Date of Award
Doctor of Philosophy
Electrical and Computer Engineering
The area of computing is seeing parallelism increasingly being incorporated at various levels: from the lowest levels of vector processing units following Single Instruction Multiple Data (SIMD) processing, Simultaneous Multi-threading (SMT) architectures, and multi/many-cores with thread-level shared memory and SIMT parallelism, to the higher levels of distributed memory parallelism as in supercomputers and clusters, and scaling them to large distributed systems as
server farms and clouds. All together these form a large hierarchy of parallelism. Developing high-performance parallel algorithms and efficient software tools, which make use of the available parallelism, is inevitable in order to harness the raw computational power these emerging systems have to offer. In the work presented in this thesis, we develop architecture-aware parallel techniques on such emerging paradigms in parallel computing, specifically, parallelism offered by the emerging multi- and many-core architectures, as well as the emerging area of cloud computing, to target large scientific applications.
First, we develop efficient parallel algorithms to compute optimal pairwise alignments of genomic sequences on heterogeneous multi-core processors, and demonstrate them on the IBM Cell Broadband Engine. Then, we develop parallel techniques for scheduling all-pairs computations on heterogeneous systems, including clusters of Cell processors, and NVIDIA graphics processors. We compare the performance of our strategies on Cell, GPU and Intel Nehalem multi-core processors. Further, we apply our algorithms to specific applications taken from the areas of systems biology, fluid dynamics and materials science: pairwise Mutual Information computations for reconstruction of gene regulatory networks; pairwise Lp-norm distance computations for coherent structures discovery in the design of flapping-wing Micro Air Vehicles, and construction of stochastic models for a set of properties of heterogeneous materials.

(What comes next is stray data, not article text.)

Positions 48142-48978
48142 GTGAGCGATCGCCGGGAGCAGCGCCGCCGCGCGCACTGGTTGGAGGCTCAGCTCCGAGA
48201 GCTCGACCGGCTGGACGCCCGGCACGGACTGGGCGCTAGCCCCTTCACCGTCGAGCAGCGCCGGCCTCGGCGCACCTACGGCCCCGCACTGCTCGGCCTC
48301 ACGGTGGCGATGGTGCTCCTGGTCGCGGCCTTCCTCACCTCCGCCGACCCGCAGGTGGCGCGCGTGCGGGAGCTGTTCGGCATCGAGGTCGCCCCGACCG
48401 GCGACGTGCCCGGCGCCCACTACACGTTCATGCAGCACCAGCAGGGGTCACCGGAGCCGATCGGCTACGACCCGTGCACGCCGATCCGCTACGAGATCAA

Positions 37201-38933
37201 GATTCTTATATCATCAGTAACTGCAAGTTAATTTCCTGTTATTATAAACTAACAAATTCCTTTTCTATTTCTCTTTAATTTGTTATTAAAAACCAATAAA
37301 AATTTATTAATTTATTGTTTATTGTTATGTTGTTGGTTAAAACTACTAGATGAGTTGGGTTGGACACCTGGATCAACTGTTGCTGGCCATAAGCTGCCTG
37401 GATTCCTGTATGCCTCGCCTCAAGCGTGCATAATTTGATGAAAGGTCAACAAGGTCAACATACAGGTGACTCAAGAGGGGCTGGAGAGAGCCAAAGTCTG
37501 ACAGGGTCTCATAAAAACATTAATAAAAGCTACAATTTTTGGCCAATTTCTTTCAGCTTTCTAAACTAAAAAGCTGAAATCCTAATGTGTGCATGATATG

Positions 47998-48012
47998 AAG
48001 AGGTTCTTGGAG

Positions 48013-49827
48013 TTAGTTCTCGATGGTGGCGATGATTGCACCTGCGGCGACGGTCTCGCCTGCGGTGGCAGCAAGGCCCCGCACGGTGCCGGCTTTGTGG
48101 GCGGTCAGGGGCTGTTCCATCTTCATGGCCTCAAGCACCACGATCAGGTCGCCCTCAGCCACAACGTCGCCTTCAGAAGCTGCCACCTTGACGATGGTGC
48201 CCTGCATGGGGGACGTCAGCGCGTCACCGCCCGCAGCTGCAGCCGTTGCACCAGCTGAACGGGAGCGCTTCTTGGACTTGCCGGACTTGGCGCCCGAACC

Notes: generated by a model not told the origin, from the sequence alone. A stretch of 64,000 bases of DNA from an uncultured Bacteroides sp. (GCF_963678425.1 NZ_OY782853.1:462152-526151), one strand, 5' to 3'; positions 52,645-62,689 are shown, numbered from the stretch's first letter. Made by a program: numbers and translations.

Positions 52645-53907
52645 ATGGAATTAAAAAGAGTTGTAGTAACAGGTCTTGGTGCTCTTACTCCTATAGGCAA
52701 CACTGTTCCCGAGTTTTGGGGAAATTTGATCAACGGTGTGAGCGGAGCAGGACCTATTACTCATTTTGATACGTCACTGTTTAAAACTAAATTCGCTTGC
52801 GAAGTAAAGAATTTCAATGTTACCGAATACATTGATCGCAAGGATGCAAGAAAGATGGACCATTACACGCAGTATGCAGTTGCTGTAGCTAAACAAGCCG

Lastly, in the area of cloud computing, we propose and develop an abstract framework to enable computations in parallel on large tree structures, to facilitate easy development of a class of scientific applications based on trees. Our framework, in the style of Google's MapReduce paradigm, is based on two generic user-defined functions through which a user writes an application. We implement our framework as a generic programming library for a large cluster of homogeneous multi-core processor, and demonstrate its applicability through two applications: all-k-nearest neighbors computations, and Fast Multipole Method (FMM) based simulations.
Sarje, Abhinav, "Applications on emerging paradigms in parallel computing" (2010). Graduate Theses and Dissertations. 11376.